@Work, @Home, and Errands are enough to cover all my tasks in Omnifocus, and give me the ability to see everything I can do at any given time depending on where I’m at. I also use the Defer feature heavily, so the number of tasks that appear in each of these perspectives is usually not too high. If the lists do get long, I usually go through and defer any tasks that I can that I can so that it’s clear what I need to focus on for that day.

When defer dates aren’t enough and I’m feeling overwhelmed, however, I have my Available perspective, which shows all available tasks regardless of context or project. This perspective doesn’t have any sort of grouping, so it’s literally just one big list of everything currently available sorted by anything that has a due date. I don’t normally use flags, but it’s from this perspective that I usually flag things, but only as a last resort when I’m feeling frazzled.

The very last perspective in my sidebar is Waiting which holds any tasks that have been assigned the “Waiting for…” context grouped by when they were added to Omnifocus. This lets me see everything I’m waiting on others for in order of newest (at the top) to oldest. I try to periodically check into this perspective just to make sure I’ve not missed any tasks that I’m no longer waiting on that might be holding up a project.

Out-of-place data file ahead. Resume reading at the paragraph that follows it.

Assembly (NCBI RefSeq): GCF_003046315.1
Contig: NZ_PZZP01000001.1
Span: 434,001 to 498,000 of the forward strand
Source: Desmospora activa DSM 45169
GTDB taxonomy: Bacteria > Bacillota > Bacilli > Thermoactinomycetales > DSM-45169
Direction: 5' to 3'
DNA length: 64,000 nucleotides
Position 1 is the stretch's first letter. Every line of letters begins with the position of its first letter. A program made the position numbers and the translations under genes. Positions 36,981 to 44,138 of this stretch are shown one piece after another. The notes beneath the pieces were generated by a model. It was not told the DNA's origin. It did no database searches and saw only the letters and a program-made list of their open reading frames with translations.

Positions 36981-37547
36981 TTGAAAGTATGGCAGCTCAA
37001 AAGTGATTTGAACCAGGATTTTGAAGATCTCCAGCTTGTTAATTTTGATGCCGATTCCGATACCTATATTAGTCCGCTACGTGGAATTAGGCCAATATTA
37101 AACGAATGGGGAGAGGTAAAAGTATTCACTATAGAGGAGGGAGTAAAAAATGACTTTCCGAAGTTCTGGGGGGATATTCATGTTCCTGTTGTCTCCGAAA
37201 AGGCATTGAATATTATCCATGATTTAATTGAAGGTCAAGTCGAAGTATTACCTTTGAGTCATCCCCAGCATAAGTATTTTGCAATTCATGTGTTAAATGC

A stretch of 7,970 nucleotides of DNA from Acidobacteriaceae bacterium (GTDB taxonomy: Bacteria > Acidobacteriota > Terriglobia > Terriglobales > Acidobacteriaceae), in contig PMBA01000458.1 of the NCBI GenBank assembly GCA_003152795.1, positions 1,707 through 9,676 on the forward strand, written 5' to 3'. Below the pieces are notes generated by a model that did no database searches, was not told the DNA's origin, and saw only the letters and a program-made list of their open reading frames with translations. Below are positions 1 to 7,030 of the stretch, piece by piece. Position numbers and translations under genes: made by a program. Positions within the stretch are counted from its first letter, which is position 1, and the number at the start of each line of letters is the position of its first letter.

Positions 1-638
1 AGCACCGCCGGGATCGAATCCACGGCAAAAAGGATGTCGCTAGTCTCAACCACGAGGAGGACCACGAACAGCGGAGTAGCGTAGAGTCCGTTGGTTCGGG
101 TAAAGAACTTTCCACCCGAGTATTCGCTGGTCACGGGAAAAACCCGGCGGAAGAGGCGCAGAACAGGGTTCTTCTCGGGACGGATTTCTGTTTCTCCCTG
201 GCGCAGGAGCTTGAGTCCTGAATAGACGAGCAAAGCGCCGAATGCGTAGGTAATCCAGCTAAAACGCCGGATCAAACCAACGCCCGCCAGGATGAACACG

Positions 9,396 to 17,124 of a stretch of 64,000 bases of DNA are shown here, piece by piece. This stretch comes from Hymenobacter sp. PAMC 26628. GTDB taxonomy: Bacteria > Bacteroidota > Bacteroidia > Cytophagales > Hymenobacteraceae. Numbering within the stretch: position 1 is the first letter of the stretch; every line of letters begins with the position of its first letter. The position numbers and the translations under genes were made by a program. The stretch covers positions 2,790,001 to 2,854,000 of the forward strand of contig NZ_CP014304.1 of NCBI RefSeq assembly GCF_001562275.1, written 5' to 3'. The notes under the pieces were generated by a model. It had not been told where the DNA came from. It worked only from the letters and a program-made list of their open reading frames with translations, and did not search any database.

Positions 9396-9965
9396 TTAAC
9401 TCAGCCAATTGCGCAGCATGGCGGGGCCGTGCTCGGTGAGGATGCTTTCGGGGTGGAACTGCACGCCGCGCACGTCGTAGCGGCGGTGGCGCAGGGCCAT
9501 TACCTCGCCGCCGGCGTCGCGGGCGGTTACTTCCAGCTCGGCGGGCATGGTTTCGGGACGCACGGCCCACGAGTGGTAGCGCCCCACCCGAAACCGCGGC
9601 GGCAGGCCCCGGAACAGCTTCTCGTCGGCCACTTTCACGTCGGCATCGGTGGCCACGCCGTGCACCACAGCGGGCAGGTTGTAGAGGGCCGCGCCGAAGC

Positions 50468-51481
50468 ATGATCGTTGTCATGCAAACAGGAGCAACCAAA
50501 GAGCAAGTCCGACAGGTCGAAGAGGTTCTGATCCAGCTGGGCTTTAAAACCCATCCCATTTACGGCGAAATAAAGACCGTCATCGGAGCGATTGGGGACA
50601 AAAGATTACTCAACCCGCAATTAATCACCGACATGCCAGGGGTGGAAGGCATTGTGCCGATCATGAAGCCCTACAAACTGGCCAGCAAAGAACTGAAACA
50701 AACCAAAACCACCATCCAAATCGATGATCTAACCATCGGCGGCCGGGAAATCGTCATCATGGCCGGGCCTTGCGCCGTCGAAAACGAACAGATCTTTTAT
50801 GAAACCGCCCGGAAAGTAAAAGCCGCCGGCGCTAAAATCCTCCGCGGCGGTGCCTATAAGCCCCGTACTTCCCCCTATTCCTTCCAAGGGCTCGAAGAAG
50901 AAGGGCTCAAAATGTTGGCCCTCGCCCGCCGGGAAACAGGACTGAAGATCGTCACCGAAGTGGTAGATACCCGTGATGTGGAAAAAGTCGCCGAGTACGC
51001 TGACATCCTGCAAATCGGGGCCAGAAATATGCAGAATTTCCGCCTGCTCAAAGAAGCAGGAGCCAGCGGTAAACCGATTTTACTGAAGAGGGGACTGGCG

For those of you who hate reading, or maybe just wanted a summary:
– If I’m at work, I open up the @Work perspective on my Mac which shows anything I can do while I’m at work grouped by project.
– If I’m at home, I open up the @Home perspective on my iPhone which shows, you guessed it, anything I can do while I’m at home grouped by context.
– When I’m running errands, I have an Errands perspective that shows me all the things I need to do while I’m out grouped by context.
– My Available perspective shows *everything* currently available in Omnifocus sorted only by due date.
– And the Waiting perspective shows everything I’m waiting on others for.

Omnifocus is an incredibly powerful tool, and figuring out how to best set it up for your own use is an ever-changing process. Hopefully, this has given you some ideas into setting up your own perspectives in Omnifocus.

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Custom Perspectives in Omnifocus

One of the hot topics in Omnifocus world is whether the Pro version is worth the extra $40. My opinion on the matter can be summed up with, “YES! Absolutely yes!”

Omnifocus Pro comes with the ability to use the Focus feature, AppleScripts, and custom perspectives. Custom perspectives are a feature I don’t know how I’d live without. Quite honestly, it’s the one thing that sold me on Omnifocus because there isn’t anything else like it.